7. Because he has demonstrated his worth as a miracle worker. For the first time in history, he managed to get the governing party reelected with the lowest share of popular vote ever won by a winning party. No small feat and a tribute to his campaign team’s smarts and expertise. Celebrate it and take responsibility like Trudeau would, I say, had he ever won such a victory against Stephen Harper.

      8. Because who cares if Scheer didn’t win a single seat in Newfoundland and Labrador, P.E.I., Nunavut, the Yukon, or the Northwest Territories? Who needs them, anyway? Who do they think they are, Alberta or Saskatchewan?

      9. Because if the Tories are so stupid as to replace Scheer, what’s next? Maybe a Red Tory leader who is pro-choice, a closet “liberal” or worse? Or, God help us, someone who may not be so beholden to Big Oil—who is perhaps even worried about the global climate crisis? Perish the thought!

      10. Because who better than Scheer to show Canadians that Conservatives are devoutly conservative when it comes to being progressive in their own best interests? Learning from their mistakes is not the Tory way and history is made to repeat itself in all the worst ways.

      11. Because if Stephen Harper taught Conservatives anything, surely, it’s that patience is a virtue in defeating a minority Liberal government by staying true to the one who brought them to the prom, at least for a second dance. Unless they’re more like Robert Stanfield or Tim Hudak. In which case, oh well, what’s another eight years in purgatory?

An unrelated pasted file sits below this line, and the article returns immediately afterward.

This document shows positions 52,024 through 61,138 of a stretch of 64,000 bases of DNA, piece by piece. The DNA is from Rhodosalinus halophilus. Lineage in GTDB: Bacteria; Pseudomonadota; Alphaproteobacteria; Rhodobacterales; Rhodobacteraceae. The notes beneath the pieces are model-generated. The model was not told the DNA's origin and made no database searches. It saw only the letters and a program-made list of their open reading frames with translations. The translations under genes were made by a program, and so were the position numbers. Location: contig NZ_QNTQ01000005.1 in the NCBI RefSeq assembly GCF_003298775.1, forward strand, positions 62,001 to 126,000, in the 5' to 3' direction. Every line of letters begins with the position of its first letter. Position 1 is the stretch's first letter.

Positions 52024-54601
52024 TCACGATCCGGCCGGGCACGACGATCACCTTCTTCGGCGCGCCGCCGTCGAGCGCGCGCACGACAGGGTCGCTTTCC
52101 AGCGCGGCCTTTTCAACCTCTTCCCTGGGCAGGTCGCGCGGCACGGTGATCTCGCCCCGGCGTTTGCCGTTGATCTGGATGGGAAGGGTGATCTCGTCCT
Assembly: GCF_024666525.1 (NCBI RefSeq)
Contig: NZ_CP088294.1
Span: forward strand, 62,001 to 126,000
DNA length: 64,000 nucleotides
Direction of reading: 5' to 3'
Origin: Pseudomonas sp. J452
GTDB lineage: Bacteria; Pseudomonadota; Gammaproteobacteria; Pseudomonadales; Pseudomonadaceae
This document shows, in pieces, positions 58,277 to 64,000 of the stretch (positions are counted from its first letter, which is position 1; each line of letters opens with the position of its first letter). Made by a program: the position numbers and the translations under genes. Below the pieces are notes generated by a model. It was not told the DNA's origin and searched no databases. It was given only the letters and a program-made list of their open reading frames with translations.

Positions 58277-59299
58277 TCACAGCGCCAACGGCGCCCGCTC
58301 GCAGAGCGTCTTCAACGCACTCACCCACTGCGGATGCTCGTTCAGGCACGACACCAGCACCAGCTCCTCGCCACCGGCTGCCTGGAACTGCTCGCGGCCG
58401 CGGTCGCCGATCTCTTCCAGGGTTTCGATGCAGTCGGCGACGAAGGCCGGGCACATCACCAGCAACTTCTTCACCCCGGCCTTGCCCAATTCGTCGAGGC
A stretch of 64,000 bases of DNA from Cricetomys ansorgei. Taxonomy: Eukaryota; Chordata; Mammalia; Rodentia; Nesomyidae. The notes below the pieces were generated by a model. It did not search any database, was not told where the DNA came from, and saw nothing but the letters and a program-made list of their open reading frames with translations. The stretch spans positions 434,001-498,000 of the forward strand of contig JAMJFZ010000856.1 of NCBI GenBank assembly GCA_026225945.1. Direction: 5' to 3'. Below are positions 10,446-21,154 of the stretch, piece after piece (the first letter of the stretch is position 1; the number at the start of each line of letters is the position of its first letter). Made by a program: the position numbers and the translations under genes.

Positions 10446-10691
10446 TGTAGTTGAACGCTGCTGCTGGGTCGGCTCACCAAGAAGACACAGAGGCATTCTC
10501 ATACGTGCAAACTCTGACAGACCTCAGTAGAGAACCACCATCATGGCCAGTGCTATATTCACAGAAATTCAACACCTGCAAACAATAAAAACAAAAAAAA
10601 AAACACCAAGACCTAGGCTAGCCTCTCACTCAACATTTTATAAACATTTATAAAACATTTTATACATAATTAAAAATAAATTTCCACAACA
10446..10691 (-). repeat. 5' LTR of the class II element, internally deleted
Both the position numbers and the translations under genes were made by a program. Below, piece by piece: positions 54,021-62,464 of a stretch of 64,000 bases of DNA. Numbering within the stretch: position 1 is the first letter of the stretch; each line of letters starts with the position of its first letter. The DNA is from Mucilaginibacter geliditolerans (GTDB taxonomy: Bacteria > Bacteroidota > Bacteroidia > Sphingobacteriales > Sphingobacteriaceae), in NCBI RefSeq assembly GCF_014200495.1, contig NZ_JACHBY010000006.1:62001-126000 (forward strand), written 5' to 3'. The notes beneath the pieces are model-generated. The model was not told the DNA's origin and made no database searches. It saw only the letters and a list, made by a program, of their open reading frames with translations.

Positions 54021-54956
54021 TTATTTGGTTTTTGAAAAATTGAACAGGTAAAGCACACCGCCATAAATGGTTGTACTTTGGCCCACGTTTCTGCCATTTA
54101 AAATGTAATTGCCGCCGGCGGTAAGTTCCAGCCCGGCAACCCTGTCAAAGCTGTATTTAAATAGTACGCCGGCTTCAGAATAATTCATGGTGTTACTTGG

12. Because what the hell, Jagmeet Singh isn’t going anywhere as his party’s leader! And that despite finishing fourth, losing 20 seats, and winning a smaller percentage of the popular vote than his NDP predecessors did in 11 of the last 16 federal elections. To the loser goes the spoils!

      13. Because apart from the over 6.1 million Canadians who voted for Scheer’s Conservatives, there are over 11.7 million Canadians who voted for other parties and leaders. And why the f*#k would they do that if they don’t secretly want to vote for Scheer, if given another chance?

      14. Because Rona Ambrose, Brad Wall, Peter MacKay, James Moore, and losers like Lisa Raitt can all suck it. They’re all too progressive to lead the Conservatives back to opposition, as Scheer will proudly do if given the chance to again prove his worth in 2023 when we next go to the polls. 

      That’s it. Those are my 14 reasons to #SaveScheer’sAss. Feel free to amplify, Canada.

      Martyn Brown was former B.C. premier Gordon Campbell’s long-serving chief of staff, the top strategic adviser to three provincial party leaders, and a former deputy minister of tourism, trade, and investment. He also served as the B.C. Liberals' public campaign director in 2001, 2005, and 2009, and in addition to his other extensive campaign experience, he was the principal author of four election platforms. Contact him via email at